The Advantages of Cold Heading and Cold Forming
Cold heading is an advanced manufacturing process where a length of wire is cut from a coil then placed into a die. A hammer will then either upset the material (i.e. place a head on it) or extrude the material (i.e. force the wire into a smaller cavity within the die).
Through cold headed manufacturing, working material is simply rearranged, as opposed to other production methods that require material to be cut, ground or cast into shape.
Therefore, there is no loss of material in cold heading, and typically no scrap, making it an extremely efficient, cost-effective and environmentally-friendly production method.
Cold Heading Benefits Your Production Through Engineered Efficiency & Consistency
- Because the working material is simply moved instead of cut, cold heading improves the finished part’s grain structure. This unbroken grain flow gives the component a greater strength-to-weight ratio. Conversely, the grain structure is weakened by conventional cutting operations (e.g. screw machined or CNC parts).
- Net / Near net shape can be achieved to eliminate or reduce secondary operations and greatly reduce scrap.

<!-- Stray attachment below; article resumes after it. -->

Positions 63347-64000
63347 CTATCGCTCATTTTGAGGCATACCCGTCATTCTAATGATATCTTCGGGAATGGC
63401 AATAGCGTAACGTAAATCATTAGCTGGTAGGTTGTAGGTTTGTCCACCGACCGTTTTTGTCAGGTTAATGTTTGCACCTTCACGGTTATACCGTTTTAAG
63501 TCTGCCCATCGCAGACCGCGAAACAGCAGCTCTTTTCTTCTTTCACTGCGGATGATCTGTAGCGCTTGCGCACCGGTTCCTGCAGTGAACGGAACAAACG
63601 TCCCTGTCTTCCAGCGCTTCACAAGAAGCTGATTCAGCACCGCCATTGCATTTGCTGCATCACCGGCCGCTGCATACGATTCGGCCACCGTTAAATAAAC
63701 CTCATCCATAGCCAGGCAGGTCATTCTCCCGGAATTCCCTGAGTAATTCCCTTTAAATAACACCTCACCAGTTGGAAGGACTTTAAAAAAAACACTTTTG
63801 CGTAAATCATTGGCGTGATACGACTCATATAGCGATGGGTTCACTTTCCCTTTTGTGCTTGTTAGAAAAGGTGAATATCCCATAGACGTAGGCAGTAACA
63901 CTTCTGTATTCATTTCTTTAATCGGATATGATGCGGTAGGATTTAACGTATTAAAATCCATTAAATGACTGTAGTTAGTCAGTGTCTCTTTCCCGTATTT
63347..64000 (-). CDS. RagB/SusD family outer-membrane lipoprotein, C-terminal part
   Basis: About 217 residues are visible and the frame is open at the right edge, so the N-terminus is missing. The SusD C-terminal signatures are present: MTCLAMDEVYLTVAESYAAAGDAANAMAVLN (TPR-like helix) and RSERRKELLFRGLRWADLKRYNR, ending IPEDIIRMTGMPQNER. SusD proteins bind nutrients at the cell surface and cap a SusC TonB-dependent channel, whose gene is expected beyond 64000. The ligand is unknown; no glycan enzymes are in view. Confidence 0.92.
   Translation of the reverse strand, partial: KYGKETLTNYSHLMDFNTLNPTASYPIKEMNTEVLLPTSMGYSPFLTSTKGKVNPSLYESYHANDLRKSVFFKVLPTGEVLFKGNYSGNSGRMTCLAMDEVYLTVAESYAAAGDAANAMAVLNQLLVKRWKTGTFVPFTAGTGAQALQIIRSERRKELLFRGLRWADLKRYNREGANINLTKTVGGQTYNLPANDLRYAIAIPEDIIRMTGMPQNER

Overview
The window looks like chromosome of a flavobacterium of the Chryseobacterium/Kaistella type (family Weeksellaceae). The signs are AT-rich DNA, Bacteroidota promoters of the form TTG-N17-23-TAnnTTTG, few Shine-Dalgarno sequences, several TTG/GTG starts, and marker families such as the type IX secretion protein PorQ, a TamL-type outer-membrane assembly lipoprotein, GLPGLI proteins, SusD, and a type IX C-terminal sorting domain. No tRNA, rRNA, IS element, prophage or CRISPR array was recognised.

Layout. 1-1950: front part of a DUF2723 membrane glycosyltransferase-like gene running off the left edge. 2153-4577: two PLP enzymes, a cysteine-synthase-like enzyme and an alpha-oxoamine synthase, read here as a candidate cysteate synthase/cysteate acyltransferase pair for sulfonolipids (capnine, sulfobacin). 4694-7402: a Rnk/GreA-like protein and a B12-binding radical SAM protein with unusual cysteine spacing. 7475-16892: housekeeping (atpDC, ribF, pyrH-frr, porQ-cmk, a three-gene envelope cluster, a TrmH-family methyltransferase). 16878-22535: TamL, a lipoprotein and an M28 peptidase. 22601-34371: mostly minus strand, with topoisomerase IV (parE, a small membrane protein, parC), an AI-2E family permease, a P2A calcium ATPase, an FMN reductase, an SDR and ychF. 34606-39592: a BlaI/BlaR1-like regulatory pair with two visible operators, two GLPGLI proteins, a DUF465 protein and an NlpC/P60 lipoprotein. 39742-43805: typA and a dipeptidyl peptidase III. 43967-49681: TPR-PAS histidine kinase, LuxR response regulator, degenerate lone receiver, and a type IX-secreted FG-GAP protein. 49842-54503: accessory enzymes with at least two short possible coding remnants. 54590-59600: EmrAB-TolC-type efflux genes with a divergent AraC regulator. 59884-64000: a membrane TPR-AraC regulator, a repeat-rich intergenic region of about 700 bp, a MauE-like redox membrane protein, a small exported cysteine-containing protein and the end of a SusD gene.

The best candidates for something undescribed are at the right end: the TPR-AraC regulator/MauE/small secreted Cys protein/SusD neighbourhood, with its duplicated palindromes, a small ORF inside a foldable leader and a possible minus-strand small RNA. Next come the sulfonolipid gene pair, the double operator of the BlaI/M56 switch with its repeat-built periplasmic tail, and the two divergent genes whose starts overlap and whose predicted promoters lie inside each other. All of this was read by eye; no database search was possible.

- Highly repeatable product consistency.
- Dimensional accuracy.
- Premium aesthetics with improved surface finish.
What Methods Are Used in the Cold Headed Manufacturing Process?
Upsetting is generally used to create a head on a fastener. There is a limit to the amount of material that can be upset in one blow; therefore, forming a more complex part in which more metal is moved farther is better accomplished in multiple stages, or blows, which is why multi-die machines are used.
The head on a standard indented hex washer screw is an example of upsetting on a single die, two-blow header. In this type of machine, the cutoff is loaded into a single die and struck twice, hence the name two-blow header.
The cut off section of material shown on top of the photo is used to make the hex head screw to the right.
The cut off section of material shown on top of the photo is used to make the hex head screw shown below.
Backward extrusion uses an angular punch. Because the metal has no place to go, it literally flows along the outer perimeter of the punch, backwards in the die.
This is useful in forming a variety of cylindrical shapes, such as nuts, sleeves, through-holes, blind holes and tubular rivets.
The tubes on the right in the photograph are made from the cutoff on the left. Only a small section of scrap is produced, drastically less than a CNC or Screw Machine equivalent part.
Near Net Shape
The accompanying image is an example of achieving near net shape after the cold heading process. This means we form most of the part on our cold heading equipment for the ultimate cost savings and reduction in secondary processes.
The part on the LEFT is the cut-off from the wire coil.
The part in the CENTER is after a 4-die cold header progression.
The part on the RIGHT has been completed on the CNC.
Very minimal scrap is generated.